Arsenic Poisoning in Dogs: Symptoms, Diagnosis, and Treatment What you should know about Arsenic Poisoning in Canines

Arsenic Poisoning in Dogs: Symptoms, Diagnosis, and Treatment

Arsenic poisoning, also known as arsenic toxicity, is a condition that occurs when an individual, including dogs, is exposed to high levels of arsenic, a toxic chemical element. This article will discuss what you need to know about arsenic poisoning and how to prevent it.

Arsenic poisoning is a dangerous and potentially fatal illness that can occur in dogs. Arsenic is an extremely hazardous chemical found in insecticides, herbicides, and some wood preservatives. It often causes heavy metal poisoning in dogs. Early detection and treatment of arsenic poisoning in canines are crucial to ensure a positive outcome for affected dogs.

The causes, signs, and treatments for canine arsenic poisoning will all be covered in this article along with advice on how to keep your dog safe from this poison.


Arsenic poisoning in animals can occur from different sources. Some of the probable causes of arsenic poisoning in dogs are as follows:

  • Environmental exposure: Dogs are susceptible to ingesting arsenic from contaminated soil, water, and air. Arsenic is a naturally occurring element found in rocks and minerals, but it may also be discharged into the environment by industrial activities such as mining, smelting, and refining.

  • Accidental ingestion: Dogs may consume arsenic accidentally by eating contaminated food, drinking contaminated water, or chewing on or licking arsenic-containing things such as pressure-treated wood, insecticides, or herbicides.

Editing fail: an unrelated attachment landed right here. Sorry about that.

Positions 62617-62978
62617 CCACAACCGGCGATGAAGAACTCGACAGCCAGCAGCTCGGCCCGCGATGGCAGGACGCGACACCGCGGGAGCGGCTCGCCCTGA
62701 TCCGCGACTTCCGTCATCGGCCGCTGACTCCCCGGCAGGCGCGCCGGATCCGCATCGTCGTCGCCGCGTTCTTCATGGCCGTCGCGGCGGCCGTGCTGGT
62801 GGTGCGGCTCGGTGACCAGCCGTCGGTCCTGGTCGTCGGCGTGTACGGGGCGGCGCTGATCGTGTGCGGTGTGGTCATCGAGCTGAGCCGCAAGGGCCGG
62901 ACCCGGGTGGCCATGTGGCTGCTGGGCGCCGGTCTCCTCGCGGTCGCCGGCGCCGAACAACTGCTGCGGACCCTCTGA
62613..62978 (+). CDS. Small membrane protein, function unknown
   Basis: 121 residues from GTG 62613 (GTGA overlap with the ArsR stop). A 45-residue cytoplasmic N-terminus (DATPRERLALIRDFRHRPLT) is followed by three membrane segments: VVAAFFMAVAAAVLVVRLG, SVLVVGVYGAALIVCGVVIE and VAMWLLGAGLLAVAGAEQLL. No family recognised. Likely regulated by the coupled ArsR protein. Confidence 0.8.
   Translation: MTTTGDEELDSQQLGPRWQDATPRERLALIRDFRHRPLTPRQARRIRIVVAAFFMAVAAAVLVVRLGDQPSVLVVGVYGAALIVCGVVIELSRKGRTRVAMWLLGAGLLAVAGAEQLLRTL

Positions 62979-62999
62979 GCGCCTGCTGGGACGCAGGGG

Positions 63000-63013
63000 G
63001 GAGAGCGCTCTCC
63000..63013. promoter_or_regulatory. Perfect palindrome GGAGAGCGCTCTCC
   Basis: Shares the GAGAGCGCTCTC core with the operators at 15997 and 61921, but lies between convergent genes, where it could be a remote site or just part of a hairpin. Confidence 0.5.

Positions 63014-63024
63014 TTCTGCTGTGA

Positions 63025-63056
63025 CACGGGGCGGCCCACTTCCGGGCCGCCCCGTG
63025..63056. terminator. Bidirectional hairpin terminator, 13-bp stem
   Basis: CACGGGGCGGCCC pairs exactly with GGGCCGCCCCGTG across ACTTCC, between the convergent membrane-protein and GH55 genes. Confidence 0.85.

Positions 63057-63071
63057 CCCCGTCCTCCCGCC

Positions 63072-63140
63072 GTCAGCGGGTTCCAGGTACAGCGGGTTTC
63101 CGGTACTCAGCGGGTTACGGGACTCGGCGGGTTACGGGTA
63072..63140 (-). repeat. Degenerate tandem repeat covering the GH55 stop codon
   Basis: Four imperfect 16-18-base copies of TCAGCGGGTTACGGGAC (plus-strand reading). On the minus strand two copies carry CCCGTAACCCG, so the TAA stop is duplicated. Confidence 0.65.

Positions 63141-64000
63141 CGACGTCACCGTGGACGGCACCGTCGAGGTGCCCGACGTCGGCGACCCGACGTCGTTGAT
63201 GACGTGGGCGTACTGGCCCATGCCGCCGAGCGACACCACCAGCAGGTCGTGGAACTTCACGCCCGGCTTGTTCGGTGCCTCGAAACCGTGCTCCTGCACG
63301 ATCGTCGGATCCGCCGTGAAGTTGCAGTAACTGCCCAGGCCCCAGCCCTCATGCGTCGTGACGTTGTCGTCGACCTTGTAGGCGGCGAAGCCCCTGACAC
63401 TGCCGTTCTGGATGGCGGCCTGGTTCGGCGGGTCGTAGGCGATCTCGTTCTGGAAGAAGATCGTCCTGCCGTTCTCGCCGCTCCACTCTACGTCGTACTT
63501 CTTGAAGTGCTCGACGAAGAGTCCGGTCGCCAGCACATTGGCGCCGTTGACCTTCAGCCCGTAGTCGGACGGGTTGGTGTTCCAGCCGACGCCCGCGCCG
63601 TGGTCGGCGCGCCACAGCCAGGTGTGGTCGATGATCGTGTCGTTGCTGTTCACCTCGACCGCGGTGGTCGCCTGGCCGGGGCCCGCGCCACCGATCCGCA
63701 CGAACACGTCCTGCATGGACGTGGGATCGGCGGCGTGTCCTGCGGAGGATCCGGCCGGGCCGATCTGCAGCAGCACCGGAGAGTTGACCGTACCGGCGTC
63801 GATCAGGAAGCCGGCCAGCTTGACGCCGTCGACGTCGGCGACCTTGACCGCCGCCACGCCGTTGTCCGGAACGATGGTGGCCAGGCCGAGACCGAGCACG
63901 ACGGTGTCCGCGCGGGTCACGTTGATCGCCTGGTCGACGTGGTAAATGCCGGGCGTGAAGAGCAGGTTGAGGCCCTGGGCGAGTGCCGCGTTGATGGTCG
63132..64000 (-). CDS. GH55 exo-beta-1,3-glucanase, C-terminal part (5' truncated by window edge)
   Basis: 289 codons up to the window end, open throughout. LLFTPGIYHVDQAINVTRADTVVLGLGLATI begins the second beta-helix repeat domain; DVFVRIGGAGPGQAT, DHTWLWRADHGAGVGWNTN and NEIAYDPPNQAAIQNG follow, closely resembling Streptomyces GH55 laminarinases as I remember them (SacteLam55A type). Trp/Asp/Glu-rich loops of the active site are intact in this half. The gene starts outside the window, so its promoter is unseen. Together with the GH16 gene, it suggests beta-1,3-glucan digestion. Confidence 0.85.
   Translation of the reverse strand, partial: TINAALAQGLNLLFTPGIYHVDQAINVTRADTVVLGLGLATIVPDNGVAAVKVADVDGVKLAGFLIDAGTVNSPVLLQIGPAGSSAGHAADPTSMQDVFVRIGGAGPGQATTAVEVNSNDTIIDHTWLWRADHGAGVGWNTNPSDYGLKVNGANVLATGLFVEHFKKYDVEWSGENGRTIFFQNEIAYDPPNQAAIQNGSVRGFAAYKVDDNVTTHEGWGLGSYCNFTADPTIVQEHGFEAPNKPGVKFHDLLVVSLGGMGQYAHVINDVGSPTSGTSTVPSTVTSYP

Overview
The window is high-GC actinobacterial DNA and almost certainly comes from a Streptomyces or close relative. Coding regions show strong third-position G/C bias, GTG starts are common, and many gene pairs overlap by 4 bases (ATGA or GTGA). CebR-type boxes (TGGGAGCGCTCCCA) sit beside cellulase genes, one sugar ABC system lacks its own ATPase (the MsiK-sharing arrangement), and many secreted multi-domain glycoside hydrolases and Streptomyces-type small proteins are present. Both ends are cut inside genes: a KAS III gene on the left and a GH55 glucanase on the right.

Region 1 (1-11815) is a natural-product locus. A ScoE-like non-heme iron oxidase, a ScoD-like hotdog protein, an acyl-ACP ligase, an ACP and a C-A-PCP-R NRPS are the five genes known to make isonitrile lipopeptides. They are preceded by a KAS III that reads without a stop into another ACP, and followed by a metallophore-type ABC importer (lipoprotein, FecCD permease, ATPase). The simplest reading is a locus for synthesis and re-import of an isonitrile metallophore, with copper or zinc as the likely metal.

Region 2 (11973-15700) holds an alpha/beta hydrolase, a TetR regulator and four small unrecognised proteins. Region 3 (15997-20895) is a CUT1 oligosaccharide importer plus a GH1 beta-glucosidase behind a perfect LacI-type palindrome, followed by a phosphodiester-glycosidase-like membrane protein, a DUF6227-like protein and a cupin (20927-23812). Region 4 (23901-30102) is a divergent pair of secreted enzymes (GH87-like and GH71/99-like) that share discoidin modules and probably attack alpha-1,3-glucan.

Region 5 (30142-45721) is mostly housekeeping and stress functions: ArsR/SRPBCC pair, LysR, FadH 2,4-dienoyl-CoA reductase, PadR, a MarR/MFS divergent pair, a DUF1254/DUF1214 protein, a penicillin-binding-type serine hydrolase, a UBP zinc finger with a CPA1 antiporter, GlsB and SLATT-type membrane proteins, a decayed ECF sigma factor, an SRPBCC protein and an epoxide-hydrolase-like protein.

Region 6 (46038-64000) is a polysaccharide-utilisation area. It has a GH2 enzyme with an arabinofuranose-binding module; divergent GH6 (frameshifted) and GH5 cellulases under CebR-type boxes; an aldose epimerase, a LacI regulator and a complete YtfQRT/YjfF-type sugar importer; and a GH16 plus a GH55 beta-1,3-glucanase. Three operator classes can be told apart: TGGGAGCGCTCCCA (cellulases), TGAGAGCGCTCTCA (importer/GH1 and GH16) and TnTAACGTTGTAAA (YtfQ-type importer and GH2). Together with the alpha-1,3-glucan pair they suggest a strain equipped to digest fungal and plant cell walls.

• Intentional poisoning: Unfortunately, some people may intentionally poison dogs with arsenic or other deadly poisons for different reasons, including vengeance, property protection, or wildlife management.

  • Occupational exposure: Dogs that work in certain industries, such as mining or agriculture, may be at higher risk of arsenic exposure due to the nature of their work.

  • Breed disposition: Certain breeds of dogs, such as Labrador Retrievers, are more susceptible to arsenic toxicity due to their indiscriminate eating behavior and love of water.

  • Medical treatment: Arsenic-based medications such as melarsomine, used to treat heartworm disease, can also cause arsenic poisoning if not administered properly.


Some of the most prevalent signs of canine arsenic poisoning are:

  • Gastrointestinal problems: Vomiting, diarrhea, stomach discomfort, and lack of appetite are some of the most frequent gastrointestinal symptoms related to arsenic poisoning in dogs.

  • Respiratory distress: Arsenic exposure can cause respiratory problems such as coughing, wheezing, and difficulty breathing.

  • Skin lesions: Arsenic poisoning can cause skin lesions such as scabs, blisters, or ulcerations on the footpads or in the mouth.

  • Neurological symptoms: Arsenic poisoning can disrupt the neurological system, causing symptoms such as convulsions, tremors, and muscular weakness.

  • Dehydration: Arsenic poisoning can result in dehydration, which can induce lethargy, weakness, and dry skin and mucous membranes.

  • Increased thirst and urination: Arsenic poisoning in dogs might cause them to urinate more frequently and drink more water than usual.

  • Elevated heart rate: Arsenic poisoning can cause an elevated heart rate, which a veterinarian can detect during an exam.


The signs of arsenic poisoning can be similar to those of other conditions. However, there are several diagnostic tests that veterinarians can use to help determine if a dog has been exposed to arsenic which may include:

  • Physical examination: A veterinarian will perform a thorough physical examination of the dog, looking for signs of skin lesions, gastrointestinal upset, respiratory distress, and other symptoms that may indicate arsenic poisoning.